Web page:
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Volume 2 Number 2

Cheryl Ristow never thought her life would change so much with one click. This month's cover story tracks our own Aggie/CA from net newbie to published author!
Effective Teaching by Harry & Rosemary Wong
Promoting Learning by Marv Marshall
Alfie Kohn Article
4 Blocks by Cheryl Sigmon
School Psychologist by Beth Bruno
Jan Fisher Column
BCL Classroom by Kim Tracy
Read Across America
How to Excel as a Reading Specialist
Independent Learning
ADD and the Structured Environment
How Do I Manage a Class?
6 Traits of Writing
Indians for Mascots
Child Violence
The Unsinkable Sub
Visually Impaired and EC
Magic Slippers Poem
Becoming a Tech Savvy Administrator
The Killing of a Spirit
Bullying in Schools
Student Photo of Mars
Web News & Events
Upcoming Ed Conferences
Poll: Weirdest Thing?
Letters to the Editor
New in the Lesson Bank
Humor from the Classroom
Help Wanted - Teaching Jobs
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About Jan Zeiger...
Jan Zeiger is a third grade teacher in Seminole County, Florida. Her school, Hamilton Elementary, is a magnet school with a focus on communications and technology. She is currently working on a book for new teachers called Fantastic First Year. She lives with her husband, three dogs, and three cats.

Visit Jan's website: Jan's Resources for Teachers


Chat with Larry Diller, M.D....
Teachers with an interest in A.D.D. and A.D.H.D. should check out the transcript of our live chat with Larry Diller, M.D., author of Running on Ritalin:
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Teacher Feature...
The Key for Kids with ADD: A Predictable, Structured Environment
by Jan Zeiger

In last month's article, I discussed the first component of the "Bill of Rights" for children with Attention Deficit Disorder. I wrote about strategies that teachers can try to help children in their classrooms focus on activities and assignments. This month, I will discuss how a predictable classroom environment with clear expectations can give your ADD students the structure they need to succeed academically.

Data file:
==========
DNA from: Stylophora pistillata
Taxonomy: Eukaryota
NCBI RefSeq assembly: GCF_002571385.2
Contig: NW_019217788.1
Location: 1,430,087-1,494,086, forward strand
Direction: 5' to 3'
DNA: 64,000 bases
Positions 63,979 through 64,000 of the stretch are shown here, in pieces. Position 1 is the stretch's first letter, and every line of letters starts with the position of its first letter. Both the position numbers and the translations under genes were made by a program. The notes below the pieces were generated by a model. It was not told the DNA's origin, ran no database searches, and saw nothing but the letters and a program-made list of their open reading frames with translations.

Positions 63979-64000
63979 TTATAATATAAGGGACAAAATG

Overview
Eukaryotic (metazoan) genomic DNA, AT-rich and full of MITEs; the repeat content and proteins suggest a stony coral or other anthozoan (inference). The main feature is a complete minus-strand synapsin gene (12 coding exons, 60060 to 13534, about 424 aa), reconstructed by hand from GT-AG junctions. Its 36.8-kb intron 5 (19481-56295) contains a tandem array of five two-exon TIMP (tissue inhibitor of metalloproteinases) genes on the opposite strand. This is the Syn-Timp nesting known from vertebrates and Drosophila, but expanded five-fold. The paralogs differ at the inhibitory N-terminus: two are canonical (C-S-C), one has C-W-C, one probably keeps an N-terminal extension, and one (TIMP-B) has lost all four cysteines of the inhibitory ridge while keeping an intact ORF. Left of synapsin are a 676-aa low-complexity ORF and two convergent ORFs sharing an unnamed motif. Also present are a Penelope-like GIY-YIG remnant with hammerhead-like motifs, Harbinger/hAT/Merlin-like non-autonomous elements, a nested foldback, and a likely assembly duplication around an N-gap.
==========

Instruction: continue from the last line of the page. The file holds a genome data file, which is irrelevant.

(from ADD Bill of Rights, Author Unknown)

We often hear statements like this from teachers: "These kids need structure." When I was a student teacher, I realized that my idea of structure was simply not the same as everybody else's. What do you think of when you hear the term structure? Some see images of a classroom in which the children are sitting in rows taking notes while the teacher is standing at the front of the room spouting off information of some kind. In a classroom with a lot of structure, children are quiet. Children are focused. Often times, children do worksheet after worksheet and play passive roles in the classroom.

As I did research in college, I realized that a classroom could be structured without being stifling. I did my master's Action Research project on student engagement, and I found that structure, in the form of clear expectations, clearly impacted the level of student engagement in the classroom. This is especially true for children with ADD. Sandra Reif, author of How to Reach and Teach ADD/ADHD Children, writes the following about classroom structure and clear expectations:

Structure is one of the most critical elements for success. A structured class is not to be mistaken for a traditional, rigid, non-nonsense classroom. On the contrary, the most creative, colorful, active, and stimulating classrooms can be the most structured. Structure needs to be provided through clear communication, expectations, rules, consequences, and follow-up. Academic tasks must be structured by breaking long-term assignments into manageable increments with teacher modeling, guided practice, standards and feedback. ("Making Classrooms Work for Students with AD/HD", Summer '94)

In my classroom, I work hard to give my children with ADD the structure they need by providing a predictable classroom environment, clear behavioral expectations, and clear academic expectations.


Children with ADD are not the only children who feel more comfortable when they know what is coming next. In general, people feel better when they are in a familiar environment with built-in routines. Even adults want to know what the meeting is going to be about, when they're going to get their next break, how long they're going to have to complete the project, and so forth. Imagine how you would feel if your boss said, "I'm not sure what day school will start this year. I'll just give you a call a couple of days before." You'd probably feel very uncomfortable with the idea. You need to know when you'll be expected at work. You need to plan ahead. You've got things to do. The feeling of being left "hanging" without information on what's happening next can be incredibly frustrating. However, that's how many teachers treat their children.